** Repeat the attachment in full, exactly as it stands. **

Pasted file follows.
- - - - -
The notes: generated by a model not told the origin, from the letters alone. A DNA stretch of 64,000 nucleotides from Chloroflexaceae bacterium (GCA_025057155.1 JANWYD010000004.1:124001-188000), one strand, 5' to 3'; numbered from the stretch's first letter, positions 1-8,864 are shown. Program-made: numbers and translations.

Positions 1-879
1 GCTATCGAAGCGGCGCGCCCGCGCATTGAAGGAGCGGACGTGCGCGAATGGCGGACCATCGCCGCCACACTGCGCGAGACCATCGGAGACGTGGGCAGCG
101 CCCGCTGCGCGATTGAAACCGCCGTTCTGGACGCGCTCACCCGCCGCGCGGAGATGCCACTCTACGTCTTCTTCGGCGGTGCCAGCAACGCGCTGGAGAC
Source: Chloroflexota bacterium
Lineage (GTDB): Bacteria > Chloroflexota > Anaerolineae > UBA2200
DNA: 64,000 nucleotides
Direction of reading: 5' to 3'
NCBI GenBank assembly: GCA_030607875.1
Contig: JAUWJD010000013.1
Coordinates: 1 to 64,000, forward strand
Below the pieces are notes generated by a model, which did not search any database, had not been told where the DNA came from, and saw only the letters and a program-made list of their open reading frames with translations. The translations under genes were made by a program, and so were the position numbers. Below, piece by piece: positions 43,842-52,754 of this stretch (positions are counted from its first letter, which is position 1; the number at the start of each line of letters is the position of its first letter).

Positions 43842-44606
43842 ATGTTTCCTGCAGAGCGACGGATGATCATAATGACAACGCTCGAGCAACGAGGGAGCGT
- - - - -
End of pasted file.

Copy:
The notes: generated by a model not told the origin, from the letters alone. A DNA stretch of 64,000 nucleotides from Chloroflexaceae bacterium (GCA_025057155.1 JANWYD010000004.1:124001-188000), one strand, 5' to 3'; numbered from the stretch's first letter, positions 1-8,864 are shown. Program-made: numbers and translations.

Positions 1-879
1 GCTATCGAAGCGGCGCGCCCGCGCATTGAAGGAGCGGACGTGCGCGAATGGCGGACCATCGCCGCCACACTGCGCGAGACCATCGGAGACGTGGGCAGCG
101 CCCGCTGCGCGATTGAAACCGCCGTTCTGGACGCGCTCACCCGCCGCGCGGAGATGCCACTCTACGTCTTCTTCGGCGGTGCCAGCAACGCGCTGGAGAC
Source: Chloroflexota bacterium
Lineage (GTDB): Bacteria > Chloroflexota > Anaerolineae > UBA2200
DNA: 64,000 nucleotides
Direction of reading: 5' to 3'
NCBI GenBank assembly: GCA_030607875.1
Contig: JAUWJD010000013.1
Coordinates: 1 to 64,000, forward strand
Below the pieces are notes generated by a model, which did not search any database, had not been told where the DNA came from, and saw only the letters and a program-made list of their open reading frames with translations. The translations under genes were made by a program, and so were the position numbers. Below, piece by piece: positions 43,842-52,754 of this stretch (positions are counted from its first letter, which is position 1; the number at the start of each line of letters is the position of its first letter).

Positions 43842-44606
43842 ATGTTTCCTGCAGAGCGACGGATGATCATAATGACAACGCTCGAGCAACGAGGGAGCGT